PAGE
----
( 186 )
Present: Lascelles C.J. and Wood Benton J.DINGA v. SINDA et al.
203-205—D. 0. Negombo, 8,098.
■Appeal—Appellant must tender security for costs of all respondents.
Where a part}’ dissatisfied with a judgment appeals., he shouldgive security for the costs of all the respondents.
HE factsmaterial tothisreportare stated in the following
judgment of the District Judge (B. G. Saunders, Esq.): —
The facts are as follows. Plaintiff instituted this action for parti-tion, making a large number of parties defendants, and allotting themcertain shares; this they agreed to, as they filed no statement of claims.Meantime the twenty-seventh defendant came into the case, hadhimself added asa party,andclaimeda share,and the case went to
trial asbetween him and plaintiff only onAugust 24, 19X1.I sayas
between plaintiff and twenty-seventh defendant only, for althoughthere wereotherpartiespresent, twenty-eighthdefendant's share was
admitted by plaintiff, and the fifteenth, twenty-fifth, and twenty-sixth-defendants, though present, took no part in the contest. I gavejudgment adverse to twenty-seventh defendant, and he is now appealing.The twenty-seventh defendant has tendered security for plaintiff'scosts in appeal, but now four of the defendants—fourth, first, thirdand twentieth defendants—who up to this have taken no real part in the.action, alsocomeforwardanddemandsecurityfor their costs. Their
case isadmittedly the same as plaintiff's,withwhom theyare inthe
" sameboat,” and, presumably, if theirmotiveis not toharassthe
twenty-seventh defendant, they should be content to leave their casein thehands of the counsel who willappearfor plaintiff; butthey
-desire the luxury of special “ counsel of their own.” To this, of course,they are entitled if they sc desire, but I do not think they can reasonably.expect twenty-seventh defendant to deposit security for their costs.As I have pointed out, their case is one with plaintiff’s, and anythingargued on his behalf is in their interest, and they stand or fall with him.'There . are no less than twenty-nine defendants in- this case (in many-partition actions there are often a considerably larger number), and if allthe parties who never even contested the case were allowed to claim^security in the event of an appeal under circumstances similar to thiscase, it would simply mean that in many instances an appeal would bo.out of the question, and beyond the means of many would-be appellants,which, however desirable some of us might think, it is not, I take it. what-the law intends.
In this particular case the application of the four defendants askingfor security for their costs in appeal appears to me unreasonable, ami/put forward, I fancy, with the intention- of unduly harassing tlw
-.appellant, and I disallow the same.
( 187 )
As regards plaintiff'scontention that the sum offered(Es. 58.50) is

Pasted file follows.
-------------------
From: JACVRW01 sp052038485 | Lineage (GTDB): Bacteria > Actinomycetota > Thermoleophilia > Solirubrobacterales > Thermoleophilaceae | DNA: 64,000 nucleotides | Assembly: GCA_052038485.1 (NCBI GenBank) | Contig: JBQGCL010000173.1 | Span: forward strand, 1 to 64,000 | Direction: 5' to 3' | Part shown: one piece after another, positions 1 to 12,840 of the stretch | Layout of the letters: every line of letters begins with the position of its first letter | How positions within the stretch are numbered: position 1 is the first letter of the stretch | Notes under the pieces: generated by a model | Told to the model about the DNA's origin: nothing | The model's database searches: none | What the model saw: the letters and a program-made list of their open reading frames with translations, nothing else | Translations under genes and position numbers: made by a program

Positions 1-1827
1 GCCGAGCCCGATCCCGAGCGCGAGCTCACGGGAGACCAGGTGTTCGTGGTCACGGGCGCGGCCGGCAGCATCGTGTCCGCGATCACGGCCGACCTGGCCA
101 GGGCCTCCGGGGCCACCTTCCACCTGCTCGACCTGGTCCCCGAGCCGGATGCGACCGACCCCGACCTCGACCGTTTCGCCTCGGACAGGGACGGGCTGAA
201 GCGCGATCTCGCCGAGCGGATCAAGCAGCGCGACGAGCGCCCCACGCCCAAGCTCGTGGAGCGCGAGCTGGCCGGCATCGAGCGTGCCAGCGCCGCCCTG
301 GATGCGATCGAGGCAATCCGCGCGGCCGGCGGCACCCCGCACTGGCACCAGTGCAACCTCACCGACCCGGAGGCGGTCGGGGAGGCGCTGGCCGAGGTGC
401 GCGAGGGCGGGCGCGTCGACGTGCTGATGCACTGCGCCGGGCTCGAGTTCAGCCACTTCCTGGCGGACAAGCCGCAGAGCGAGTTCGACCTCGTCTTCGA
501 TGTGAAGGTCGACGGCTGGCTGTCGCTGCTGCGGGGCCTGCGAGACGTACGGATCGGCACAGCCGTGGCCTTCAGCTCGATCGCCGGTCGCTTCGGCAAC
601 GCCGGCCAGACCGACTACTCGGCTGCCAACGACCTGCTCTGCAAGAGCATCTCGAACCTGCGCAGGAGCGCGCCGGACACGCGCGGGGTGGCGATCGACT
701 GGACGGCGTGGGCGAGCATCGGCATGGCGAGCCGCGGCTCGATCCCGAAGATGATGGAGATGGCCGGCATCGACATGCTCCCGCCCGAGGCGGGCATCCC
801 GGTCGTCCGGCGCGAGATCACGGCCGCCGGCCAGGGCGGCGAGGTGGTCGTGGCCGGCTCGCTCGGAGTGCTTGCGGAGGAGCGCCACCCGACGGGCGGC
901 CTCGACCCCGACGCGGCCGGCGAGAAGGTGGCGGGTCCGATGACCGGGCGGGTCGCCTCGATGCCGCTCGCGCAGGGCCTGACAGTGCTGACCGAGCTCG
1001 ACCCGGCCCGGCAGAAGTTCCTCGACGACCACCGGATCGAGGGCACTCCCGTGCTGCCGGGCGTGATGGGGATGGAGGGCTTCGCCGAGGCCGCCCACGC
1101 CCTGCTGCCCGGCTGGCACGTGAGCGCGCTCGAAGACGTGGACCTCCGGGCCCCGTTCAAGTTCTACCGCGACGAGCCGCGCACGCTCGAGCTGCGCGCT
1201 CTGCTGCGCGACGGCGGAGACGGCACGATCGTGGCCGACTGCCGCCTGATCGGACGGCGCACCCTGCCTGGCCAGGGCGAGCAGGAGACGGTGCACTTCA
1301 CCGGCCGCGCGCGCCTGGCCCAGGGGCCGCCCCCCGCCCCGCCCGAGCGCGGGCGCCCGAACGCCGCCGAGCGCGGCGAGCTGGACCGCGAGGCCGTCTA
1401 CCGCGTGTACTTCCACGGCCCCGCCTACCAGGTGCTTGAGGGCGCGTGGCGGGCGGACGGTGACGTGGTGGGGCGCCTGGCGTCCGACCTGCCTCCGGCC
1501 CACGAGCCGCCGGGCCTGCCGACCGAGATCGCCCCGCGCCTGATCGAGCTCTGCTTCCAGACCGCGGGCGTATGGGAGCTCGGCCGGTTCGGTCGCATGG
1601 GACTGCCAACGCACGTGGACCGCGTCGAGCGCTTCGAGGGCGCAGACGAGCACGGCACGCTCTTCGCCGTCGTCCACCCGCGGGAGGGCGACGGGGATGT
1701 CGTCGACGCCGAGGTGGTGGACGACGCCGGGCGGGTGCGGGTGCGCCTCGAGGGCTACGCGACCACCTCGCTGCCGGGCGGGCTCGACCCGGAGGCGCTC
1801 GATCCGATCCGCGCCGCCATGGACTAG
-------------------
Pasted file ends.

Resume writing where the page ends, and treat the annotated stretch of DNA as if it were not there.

not sufficient, I would raise the security to Bs. 100.
I accept the affidavitas regard theparties whoare saidto be dead or
are not to be found.Twenty-eighthdefendant'sshare isadmitted, and
he is not affected by the appeal.
The fourth, first,third, andtwentiethdefendants appealed
against this order.
A. St. V. Jayewardene, for appellant in appeal No. 203.
A. Jayewardene (with him E. G. P. Jayatilleka), for appellantsin No. 205.
W. Jayewardene, for appellant in No. 204.
February 6, 1912. Lascelles C.J.—
In this case there are three appeals before us, Nos. 203, 204, and205. The first appeal is by the twenty-seventh defendant, and is anappeal on the merits of the case. The appeals Nos. 204-205 arerespectively brought by the fourth and the first, third, and twentiethdefendants, and are based upon a technical ground. They allegethat the appeal has not been perfected, inasmuch as the appellant inNo. 203 has not given security for the costs of the first, third, fourth,and twentieth defendants. I have no doubt at all but .that appealsNos. 204-205 are. well grounded. These defendants—first, third,fourth, .twentieth—were respondents .to the appeal, and the DistrictJudge was in error in deciding that the appellant was not obliged totender security for their costs. The result of this is that appealsNos. 204-205 succeed, and that appeal No. 203 must be dismissed.But we think that the appellant in No. 203 should have an oppor-tunity of applying for leave to appeal, notwithstanding lapse of time.Our order then will be that the appeal No. 203 be dismissed, libertybeing reserved to the appellant to apply for leave to appeal, notwith-standing lapse of time, after he has furnished security for the costsof the appellants in appeals Nos. 204-205 to the satisfaction of theDistrict Judge. We think that the appellants in Nos. 204-205 areentitled to the costs of this appeal.
Wood Rbnton -J.—I agree.
Appeal No. 203 dismissed.
Appeals Nos. 204 and 205 allowed.
DINGA SINDA et al